Dewsnips were great. They originated on Cryella. They had large green and red leaves that could be turned into a salad. The part Ryder liked actually grew in the ground like a carrot. They were hard on the outside, and soft on the inside. He tried the leaves as a salad, the outer skin fried like French fries, and the soft center cooked up in a soup. They were all delicious. He thought he could live on dewsnips if all other plants died off.
Ryder’s face suddenly turned ashen. It clicked where he had heard of dewsnips before. His parents had mentioned dewsnips weeks before the trip. They knew. They had to know. Had they been conscripted? If so, why didn’t they tell him? He was in a funk the rest of the weekend.
He was surprised when he arrived back in the simulation room the following week. Someone was waiting for him. She was a little shorter than Ryder, wearing a black uniform with brass buttons and silver tabs on her lapel. She introduced herself as Lieutenant H. Pinoke. She had a hook nose, penetrating gray eyes, and cropped black hair. Her skin looked like it would tan to an almost rust tone, but her pigmentation was only slightly redder than his own. Her skin showed no signs of any blemish whatsoever, except for a small scar between her chin and lower lip.
When Ryder entered the simulation room, he was excited to see someone else—anyone else—in the room. But if Director Steerman was terse, Lieutenant Pinoke was abrupt. “I am here to work with you in the simulations. Are you ready to begin?”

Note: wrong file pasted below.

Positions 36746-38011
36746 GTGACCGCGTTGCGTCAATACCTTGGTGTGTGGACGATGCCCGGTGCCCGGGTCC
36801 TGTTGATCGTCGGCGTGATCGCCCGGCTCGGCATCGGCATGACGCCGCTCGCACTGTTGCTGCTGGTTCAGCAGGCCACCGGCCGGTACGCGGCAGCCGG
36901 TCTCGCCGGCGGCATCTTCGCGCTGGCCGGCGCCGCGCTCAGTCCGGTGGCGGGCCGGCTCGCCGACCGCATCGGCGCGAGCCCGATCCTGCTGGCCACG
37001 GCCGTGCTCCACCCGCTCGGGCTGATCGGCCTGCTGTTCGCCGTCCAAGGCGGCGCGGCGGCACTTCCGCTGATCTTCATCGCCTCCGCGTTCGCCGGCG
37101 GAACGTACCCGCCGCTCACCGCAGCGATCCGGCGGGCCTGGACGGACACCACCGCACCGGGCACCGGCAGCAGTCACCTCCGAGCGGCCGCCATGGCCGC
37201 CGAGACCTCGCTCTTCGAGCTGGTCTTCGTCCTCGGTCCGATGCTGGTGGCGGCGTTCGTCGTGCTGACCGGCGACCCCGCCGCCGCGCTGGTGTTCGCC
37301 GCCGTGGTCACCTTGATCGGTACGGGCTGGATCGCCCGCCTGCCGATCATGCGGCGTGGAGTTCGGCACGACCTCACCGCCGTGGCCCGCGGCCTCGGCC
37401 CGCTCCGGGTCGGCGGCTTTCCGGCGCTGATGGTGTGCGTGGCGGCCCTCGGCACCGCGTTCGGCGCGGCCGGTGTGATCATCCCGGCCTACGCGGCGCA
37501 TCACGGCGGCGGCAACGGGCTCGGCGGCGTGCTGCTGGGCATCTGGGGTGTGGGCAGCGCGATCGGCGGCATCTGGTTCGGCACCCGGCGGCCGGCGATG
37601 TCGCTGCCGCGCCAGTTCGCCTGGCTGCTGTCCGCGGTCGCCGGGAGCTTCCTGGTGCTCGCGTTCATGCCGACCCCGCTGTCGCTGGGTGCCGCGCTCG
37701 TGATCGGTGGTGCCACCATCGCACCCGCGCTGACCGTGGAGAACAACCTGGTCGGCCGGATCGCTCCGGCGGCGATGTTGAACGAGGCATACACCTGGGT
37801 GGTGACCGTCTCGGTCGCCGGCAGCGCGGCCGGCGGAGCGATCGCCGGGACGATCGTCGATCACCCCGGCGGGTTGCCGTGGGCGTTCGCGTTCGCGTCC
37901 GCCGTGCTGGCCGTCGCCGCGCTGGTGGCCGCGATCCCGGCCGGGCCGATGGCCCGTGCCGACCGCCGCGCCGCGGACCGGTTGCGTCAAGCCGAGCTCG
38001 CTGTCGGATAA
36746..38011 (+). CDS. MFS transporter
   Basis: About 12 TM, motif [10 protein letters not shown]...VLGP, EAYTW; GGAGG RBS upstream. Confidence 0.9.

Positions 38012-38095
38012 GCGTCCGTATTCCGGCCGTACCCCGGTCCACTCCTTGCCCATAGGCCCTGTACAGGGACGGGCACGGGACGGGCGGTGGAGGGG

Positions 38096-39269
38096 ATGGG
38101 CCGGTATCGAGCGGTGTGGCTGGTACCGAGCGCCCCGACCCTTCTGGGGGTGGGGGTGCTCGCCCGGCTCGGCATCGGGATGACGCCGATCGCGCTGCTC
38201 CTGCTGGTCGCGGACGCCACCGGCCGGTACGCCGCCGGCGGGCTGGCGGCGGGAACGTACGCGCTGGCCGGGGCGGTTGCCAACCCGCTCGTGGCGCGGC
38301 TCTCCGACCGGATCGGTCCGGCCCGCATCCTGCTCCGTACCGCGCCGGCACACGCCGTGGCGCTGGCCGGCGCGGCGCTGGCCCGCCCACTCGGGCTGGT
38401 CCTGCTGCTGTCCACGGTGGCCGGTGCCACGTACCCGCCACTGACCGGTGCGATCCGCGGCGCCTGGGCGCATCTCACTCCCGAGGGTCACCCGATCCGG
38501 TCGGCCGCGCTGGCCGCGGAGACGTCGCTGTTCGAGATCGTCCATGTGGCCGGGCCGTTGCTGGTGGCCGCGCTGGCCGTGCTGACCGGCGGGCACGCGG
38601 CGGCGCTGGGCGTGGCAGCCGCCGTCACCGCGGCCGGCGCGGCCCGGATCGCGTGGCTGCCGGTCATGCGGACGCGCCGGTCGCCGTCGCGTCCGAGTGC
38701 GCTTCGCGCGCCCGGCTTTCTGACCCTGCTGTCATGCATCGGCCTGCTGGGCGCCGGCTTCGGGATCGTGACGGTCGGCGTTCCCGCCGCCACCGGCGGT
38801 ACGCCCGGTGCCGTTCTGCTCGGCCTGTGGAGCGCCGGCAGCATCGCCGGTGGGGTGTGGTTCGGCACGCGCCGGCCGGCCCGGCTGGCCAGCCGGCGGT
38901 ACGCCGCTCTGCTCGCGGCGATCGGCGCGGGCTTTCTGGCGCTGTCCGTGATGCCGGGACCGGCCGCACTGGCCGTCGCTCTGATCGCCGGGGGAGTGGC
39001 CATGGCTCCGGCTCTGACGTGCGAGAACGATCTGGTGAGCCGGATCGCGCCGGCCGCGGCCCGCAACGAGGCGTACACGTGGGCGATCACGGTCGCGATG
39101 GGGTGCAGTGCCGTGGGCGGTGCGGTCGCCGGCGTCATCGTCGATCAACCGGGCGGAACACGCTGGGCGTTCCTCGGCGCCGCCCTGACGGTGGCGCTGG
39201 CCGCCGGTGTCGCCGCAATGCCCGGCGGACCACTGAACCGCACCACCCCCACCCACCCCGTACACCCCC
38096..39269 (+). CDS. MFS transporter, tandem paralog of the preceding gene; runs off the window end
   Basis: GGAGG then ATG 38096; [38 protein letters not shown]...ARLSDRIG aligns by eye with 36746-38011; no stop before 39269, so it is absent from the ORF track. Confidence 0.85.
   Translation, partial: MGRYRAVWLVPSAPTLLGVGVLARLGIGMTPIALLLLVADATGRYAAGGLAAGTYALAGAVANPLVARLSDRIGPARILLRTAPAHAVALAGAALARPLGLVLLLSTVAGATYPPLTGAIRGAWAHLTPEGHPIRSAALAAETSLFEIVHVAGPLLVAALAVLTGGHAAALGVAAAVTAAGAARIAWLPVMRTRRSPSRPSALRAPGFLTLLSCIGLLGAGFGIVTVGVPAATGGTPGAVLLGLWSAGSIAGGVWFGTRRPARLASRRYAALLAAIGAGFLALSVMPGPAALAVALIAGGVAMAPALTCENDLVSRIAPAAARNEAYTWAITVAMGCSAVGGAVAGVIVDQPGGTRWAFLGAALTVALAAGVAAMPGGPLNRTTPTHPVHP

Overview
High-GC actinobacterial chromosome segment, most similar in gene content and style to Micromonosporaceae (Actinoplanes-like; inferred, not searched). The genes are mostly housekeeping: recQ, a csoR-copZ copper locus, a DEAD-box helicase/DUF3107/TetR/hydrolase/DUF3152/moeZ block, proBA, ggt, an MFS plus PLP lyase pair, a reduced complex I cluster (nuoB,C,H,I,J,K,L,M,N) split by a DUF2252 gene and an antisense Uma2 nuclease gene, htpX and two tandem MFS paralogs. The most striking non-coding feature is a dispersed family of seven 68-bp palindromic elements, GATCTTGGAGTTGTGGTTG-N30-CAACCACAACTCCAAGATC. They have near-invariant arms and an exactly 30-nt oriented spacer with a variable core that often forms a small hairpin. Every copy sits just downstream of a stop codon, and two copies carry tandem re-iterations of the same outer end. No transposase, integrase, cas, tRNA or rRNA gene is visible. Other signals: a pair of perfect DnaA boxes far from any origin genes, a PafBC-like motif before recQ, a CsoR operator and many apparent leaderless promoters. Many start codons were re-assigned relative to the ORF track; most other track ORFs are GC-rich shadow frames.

“Sure, I’m Ryder. Where are you from?”
“Apprentice William Ryder. I’m from SL277.”
“No, I mean where are you from? Earth? You don’t look to be from Cryella.” Ryder tried to drill down for more information.
“Shall we begin?” Lieutenant Pinoke looked down at her screen for the selected scenario.
Along with being difficult to communicate with, Lieutenant Pinoke was merciless on the simulations. Even when Aster was trashing Ryder, Ryder at least felt he was in the game. With Lieutenant Pinoke, he felt like a first grader matched against a professional football player in a battle of strength. Ryder began to wonder if Lieutenant Pinoke was even human. She did drink something between simulations, but he considered the possibility that it might be a clear oil to keep her from rusting. She ate at lunch, but chose not to sit with Ryder and Cynthia. Cynthia walked to where the lieutenant sat and tried to talk her into joining them, but she returned to their table flushed.
“Well, how did it go?” Ryder had his feet stretched out under the table while munching French fries.
“I feel like an insect that has just been examined and discarded.” Cynthia huffed. “Where is she from, anyway? Iceland?”
“She’s from SL277,” Ryder said morosely.
“Where’s that?” Cynthia sat down abruptly with her arms folded and brow furrowed.
“I really don’t know. It might be a ship. It might be the way they identify planets. I’ve asked three times, and every time it’s the same thing: SL277.” Ryder made Cynthia spurt soda out her nose as he finished in his best imitation of a mechanical voice. Returning to his normal voice, he whispered, “I’m not even sure if she’s human.”